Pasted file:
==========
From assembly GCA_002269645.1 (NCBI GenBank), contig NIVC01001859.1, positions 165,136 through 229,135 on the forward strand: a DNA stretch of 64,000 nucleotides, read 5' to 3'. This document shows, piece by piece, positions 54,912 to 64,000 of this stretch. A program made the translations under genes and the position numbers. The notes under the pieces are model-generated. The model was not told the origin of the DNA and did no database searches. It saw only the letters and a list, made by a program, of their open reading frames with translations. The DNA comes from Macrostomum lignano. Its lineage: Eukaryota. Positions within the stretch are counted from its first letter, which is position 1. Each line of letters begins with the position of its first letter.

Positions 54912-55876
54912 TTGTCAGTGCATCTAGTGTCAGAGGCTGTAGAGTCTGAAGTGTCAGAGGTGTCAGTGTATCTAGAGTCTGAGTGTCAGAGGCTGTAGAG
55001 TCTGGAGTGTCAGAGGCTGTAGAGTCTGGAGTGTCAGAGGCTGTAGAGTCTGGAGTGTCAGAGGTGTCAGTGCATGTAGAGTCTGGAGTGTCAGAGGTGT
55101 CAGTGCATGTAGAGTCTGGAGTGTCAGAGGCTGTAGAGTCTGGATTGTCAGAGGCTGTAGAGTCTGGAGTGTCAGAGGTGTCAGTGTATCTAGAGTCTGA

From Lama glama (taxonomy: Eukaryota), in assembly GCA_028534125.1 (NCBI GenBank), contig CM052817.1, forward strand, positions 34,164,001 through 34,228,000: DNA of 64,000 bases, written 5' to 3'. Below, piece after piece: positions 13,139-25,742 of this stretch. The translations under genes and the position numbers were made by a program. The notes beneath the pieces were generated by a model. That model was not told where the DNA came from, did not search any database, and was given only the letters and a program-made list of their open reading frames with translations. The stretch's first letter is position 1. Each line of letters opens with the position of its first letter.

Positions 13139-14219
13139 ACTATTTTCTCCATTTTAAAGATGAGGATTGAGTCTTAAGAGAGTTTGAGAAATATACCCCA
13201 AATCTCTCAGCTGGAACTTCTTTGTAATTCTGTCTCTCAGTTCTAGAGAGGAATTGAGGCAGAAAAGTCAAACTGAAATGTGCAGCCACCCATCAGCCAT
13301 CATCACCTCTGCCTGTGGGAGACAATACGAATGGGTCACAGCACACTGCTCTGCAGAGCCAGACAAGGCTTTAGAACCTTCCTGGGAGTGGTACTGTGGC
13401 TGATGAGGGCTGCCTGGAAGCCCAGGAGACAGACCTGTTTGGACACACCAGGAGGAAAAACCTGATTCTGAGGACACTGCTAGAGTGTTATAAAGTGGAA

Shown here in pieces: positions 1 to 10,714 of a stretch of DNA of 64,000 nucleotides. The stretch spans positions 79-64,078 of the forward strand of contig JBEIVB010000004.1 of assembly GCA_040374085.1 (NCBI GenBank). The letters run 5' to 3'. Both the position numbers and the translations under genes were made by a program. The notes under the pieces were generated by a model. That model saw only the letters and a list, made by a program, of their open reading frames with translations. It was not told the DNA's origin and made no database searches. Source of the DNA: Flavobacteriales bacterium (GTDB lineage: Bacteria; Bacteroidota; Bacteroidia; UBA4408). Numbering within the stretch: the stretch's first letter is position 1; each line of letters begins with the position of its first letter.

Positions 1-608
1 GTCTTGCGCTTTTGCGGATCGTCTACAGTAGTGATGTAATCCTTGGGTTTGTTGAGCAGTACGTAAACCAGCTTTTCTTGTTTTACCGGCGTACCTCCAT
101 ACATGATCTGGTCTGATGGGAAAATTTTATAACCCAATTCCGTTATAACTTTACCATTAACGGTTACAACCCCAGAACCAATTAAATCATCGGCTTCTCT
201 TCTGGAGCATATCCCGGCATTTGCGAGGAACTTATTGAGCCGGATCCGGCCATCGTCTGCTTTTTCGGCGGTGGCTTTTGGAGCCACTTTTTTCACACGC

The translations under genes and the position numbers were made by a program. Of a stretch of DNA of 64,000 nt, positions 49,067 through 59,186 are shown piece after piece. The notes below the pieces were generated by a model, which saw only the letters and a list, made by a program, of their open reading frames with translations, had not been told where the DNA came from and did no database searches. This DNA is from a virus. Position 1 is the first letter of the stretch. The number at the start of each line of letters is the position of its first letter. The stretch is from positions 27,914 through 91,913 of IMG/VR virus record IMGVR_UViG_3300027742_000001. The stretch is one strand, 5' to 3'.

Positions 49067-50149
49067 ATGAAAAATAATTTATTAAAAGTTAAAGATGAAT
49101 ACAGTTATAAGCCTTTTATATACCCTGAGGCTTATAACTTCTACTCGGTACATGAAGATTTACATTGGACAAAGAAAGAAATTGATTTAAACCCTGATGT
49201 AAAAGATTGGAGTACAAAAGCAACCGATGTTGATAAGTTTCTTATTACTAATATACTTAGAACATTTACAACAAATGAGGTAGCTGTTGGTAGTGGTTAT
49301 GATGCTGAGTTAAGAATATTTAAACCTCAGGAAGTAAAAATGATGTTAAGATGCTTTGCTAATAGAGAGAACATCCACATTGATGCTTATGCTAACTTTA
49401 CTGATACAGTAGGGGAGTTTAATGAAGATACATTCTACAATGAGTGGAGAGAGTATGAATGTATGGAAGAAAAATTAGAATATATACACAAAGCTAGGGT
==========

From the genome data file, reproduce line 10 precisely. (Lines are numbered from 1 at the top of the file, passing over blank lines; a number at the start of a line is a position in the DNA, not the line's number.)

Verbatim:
13301 CATCACCTCTGCCTGTGGGAGACAATACGAATGGGTCACAGCACACTGCTCTGCAGAGCCAGACAAGGCTTTAGAACCTTCCTGGGAGTGGTACTGTGGC